On the last night of the marine week Alison and I heard that there was going to be some bird ringing out at the Ilon Marsh which is a lake and wetland complex near to the A Rocha centre at Les Tourades. Once upon a time it would have been linked to the vast series of wetlands in the area that is now the Camargue but is now isolated from it by agricultural land. At this time of year migrating swallows arrive at the marsh, build up their energy reserves by eating vast quantities of mosquitoes and after roosting perhaps for several nights begin the long migration south across the Mediterranean and the Sahara. In conjunction with a number of local bird ringers (banders for Americans) A Rocha has been ringing here for many years with some impressive results.
For the uninitiated, the point of bird ringing is to catch birds without harming them, identify, measure and weigh individuals and give them a unique band or ring around the leg and then release them. If you are lucky, the catching process will recover birds that are already ringed and so through well-established links you can find out where the bird has come from and so on. Ringing has given enormously useful information on migration paths and speeds, the health of birds and even how long they live. (It needs to be said that ringing is precisely regulated and licenced process and every effort is made to ensure that there is the minimum harm or stress inflicted on the birds.)
So with the light fading we joined the French team and made our way round on some extremely uneven tracks down to the marsh where the trapping nets (“mist nets”) were erected. Despite covering ourselves with the most effective insect repellent known to science mosquitoes immediately descended and began biting with the most extraordinary persistence. We later discovered bites in the most unusual locations, revealing that the mosquitoes had crawled up legs and sleeves and even bitten through shirts.
Recorded sounds of swallows were played as the light faded and the sky became filled with the extraordinary spectacle of what must have been many thousands of swallows wheeling above us and slowly descending into the reeds to roost. As they did, many flew into the nets and were trapped. After perhaps forty minutes of waiting – and being repeatedly bitten – it was decided that all the birds had descended to roost and it was time to collect the birds in the nets.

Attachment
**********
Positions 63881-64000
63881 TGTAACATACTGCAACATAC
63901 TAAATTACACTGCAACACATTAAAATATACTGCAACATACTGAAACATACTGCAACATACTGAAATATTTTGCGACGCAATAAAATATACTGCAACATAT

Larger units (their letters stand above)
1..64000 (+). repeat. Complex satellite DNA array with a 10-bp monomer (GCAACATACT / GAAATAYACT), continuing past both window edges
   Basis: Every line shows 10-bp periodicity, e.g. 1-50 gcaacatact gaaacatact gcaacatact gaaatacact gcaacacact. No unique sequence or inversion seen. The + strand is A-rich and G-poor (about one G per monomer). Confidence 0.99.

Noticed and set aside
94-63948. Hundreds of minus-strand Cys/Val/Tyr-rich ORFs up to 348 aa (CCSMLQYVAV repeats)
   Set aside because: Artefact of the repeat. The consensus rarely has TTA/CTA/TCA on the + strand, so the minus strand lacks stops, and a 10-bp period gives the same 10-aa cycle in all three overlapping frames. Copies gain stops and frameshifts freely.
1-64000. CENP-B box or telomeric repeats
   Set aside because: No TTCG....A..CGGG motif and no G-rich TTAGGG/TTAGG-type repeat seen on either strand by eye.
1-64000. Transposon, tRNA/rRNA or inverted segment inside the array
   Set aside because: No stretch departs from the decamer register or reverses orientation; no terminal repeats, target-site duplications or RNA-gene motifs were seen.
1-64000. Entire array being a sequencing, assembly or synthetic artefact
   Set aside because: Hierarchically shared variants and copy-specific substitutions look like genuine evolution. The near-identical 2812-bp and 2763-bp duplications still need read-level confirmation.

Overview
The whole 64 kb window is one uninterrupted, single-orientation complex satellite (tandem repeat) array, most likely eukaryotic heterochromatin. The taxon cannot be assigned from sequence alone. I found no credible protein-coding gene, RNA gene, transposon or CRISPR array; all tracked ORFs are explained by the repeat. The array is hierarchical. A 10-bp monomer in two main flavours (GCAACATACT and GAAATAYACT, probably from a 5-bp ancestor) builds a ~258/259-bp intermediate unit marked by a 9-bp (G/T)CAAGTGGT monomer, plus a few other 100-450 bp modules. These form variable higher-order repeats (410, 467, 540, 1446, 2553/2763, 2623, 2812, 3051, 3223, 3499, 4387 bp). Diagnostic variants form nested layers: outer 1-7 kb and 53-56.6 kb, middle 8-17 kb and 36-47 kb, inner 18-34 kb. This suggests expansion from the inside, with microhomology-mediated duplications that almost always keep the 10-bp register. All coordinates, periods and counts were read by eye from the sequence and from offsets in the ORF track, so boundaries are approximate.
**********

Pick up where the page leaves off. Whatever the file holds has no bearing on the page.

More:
Not being licensed ringers we left the delicate task of disentangling the swallows from the nets to the experts. Each bird was carefully taken out and gently put in large cardboard boxes. Eventually, with the nets taken down, the car loads of boxes were taken back to Tourades where, fuelled by copious amounts of Coca-Cola, the birds were examined, measured, ringed and put back in the boxes to spend the night. The next morning they were all released. Apparently over two hundred were actually ringed: all swallows with a single house martin.
It was an impressive sight and definitely worth the bites. Full marks to all involved. It will be very interesting to see where the night’s records come from in the future. With climate change – yes there’s no getting away from that – and the draining of wetlands, the journey that swallows take is becoming ever more hazardous. The numbers of British swallows have certainly fallen dramatically over the last few years. It’s just possible that some of this ringing may actually throw a light on exactly why this is happening.